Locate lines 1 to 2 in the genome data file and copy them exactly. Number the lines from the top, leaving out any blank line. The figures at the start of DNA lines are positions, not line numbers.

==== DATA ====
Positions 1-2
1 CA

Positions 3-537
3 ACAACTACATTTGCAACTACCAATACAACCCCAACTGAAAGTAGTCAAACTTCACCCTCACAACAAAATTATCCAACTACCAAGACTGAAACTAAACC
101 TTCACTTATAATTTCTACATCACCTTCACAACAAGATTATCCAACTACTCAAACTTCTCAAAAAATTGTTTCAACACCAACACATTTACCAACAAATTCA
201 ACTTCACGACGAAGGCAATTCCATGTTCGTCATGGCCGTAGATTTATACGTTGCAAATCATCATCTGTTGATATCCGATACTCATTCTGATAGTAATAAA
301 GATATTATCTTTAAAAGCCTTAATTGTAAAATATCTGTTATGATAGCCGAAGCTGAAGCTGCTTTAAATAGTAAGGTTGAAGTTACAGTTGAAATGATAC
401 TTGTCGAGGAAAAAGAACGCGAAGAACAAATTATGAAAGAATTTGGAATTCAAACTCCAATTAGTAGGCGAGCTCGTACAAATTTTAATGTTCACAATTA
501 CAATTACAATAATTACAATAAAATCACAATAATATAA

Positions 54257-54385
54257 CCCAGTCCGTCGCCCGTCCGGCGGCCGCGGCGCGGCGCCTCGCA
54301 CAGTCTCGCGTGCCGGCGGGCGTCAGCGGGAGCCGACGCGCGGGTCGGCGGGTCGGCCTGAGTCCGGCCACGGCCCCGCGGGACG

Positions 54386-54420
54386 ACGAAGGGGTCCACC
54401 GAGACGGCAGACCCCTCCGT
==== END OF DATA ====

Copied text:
Positions 1-2
1 CA